On the other hand, at Libelium we have designed a fever screener detector that detects on-site without identifying the person if that individual has a fever or not. Many reactions, and even by part of the data protection Spanish agency, have been that it could mean a violation of privacy because you are monitoring the temperature of someone in front of other people, and what if that person is above 37.5? Everyone will know and I think that’s a lot of hypocrisy. If you have systems that are not collecting any data that can be used to protect and prevent the spread of the pandemics and you are criticising them because of the invasion of privacy that they mean and on the other hand, Most governments are promoting those tracing apps systems that are way more invasive in privacy. So, we think that we as citizens need to demand that we want to control the pandemics but we are not giving away all our privacy for that.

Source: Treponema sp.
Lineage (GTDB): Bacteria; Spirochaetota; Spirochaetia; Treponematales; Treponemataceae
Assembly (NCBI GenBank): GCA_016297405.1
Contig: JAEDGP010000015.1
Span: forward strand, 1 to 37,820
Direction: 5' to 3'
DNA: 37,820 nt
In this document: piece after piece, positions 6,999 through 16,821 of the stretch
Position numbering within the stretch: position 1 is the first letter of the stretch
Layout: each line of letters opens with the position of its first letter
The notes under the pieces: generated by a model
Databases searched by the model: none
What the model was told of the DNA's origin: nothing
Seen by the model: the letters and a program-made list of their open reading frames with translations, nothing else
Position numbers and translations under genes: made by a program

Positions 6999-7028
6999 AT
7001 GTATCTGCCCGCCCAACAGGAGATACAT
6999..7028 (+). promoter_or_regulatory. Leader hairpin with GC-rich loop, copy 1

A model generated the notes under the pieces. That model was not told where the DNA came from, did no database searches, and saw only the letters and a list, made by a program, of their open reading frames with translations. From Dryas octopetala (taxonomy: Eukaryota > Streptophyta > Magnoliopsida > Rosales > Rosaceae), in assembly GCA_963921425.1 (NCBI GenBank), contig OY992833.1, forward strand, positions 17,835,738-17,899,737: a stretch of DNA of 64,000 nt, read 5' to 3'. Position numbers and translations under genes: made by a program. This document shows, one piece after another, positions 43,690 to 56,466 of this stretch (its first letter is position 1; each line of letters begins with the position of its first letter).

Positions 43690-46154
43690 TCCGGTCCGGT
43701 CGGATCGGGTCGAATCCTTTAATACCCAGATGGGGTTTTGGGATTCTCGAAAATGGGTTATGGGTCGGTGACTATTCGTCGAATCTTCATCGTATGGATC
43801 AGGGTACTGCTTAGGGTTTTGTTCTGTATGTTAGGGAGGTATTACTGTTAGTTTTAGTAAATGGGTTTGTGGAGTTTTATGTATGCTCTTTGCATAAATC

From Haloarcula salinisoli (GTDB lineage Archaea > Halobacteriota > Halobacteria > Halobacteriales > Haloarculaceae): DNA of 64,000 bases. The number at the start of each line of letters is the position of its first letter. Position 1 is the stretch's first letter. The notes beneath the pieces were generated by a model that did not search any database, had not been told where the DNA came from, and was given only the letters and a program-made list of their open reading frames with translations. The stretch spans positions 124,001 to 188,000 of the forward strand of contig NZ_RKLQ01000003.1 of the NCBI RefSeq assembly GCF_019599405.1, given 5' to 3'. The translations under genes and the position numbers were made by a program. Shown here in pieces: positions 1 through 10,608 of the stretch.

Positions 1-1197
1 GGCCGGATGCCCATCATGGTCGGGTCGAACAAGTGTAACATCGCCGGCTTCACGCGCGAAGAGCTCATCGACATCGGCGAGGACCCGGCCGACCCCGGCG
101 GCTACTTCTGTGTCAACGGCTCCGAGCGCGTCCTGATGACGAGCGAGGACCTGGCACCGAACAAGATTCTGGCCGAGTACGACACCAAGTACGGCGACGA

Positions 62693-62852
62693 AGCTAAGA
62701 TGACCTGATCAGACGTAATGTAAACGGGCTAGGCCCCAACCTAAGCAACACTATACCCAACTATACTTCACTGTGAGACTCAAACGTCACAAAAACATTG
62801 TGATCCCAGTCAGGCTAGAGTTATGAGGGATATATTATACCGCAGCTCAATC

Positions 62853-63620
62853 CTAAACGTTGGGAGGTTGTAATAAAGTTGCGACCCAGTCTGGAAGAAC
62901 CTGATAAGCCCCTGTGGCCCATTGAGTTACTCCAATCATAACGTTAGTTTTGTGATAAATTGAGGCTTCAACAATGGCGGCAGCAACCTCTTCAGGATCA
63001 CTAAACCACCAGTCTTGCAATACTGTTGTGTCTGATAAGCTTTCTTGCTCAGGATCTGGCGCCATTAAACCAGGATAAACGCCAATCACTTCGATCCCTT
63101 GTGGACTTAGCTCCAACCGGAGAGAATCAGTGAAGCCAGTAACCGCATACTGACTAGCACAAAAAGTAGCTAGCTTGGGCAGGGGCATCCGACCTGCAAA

George Malim

Great. Alicia enterprises that collect data could make it much easier for consumers to set their own limits on how that data is used. Do you think they should allow consumers to have more control?

Alicia Asin